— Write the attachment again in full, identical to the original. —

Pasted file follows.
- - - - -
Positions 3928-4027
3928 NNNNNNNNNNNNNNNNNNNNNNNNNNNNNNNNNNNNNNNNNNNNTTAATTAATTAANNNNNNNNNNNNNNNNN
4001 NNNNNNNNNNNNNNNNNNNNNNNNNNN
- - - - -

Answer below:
Positions 3928-4027
3928 NNNNNNNNNNNNNNNNNNNNNNNNNNNNNNNNNNNNNNNNNNNNTTAATTAATTAANNNNNNNNNNNNNNNNN
4001 NNNNNNNNNNNNNNNNNNNNNNNNNNN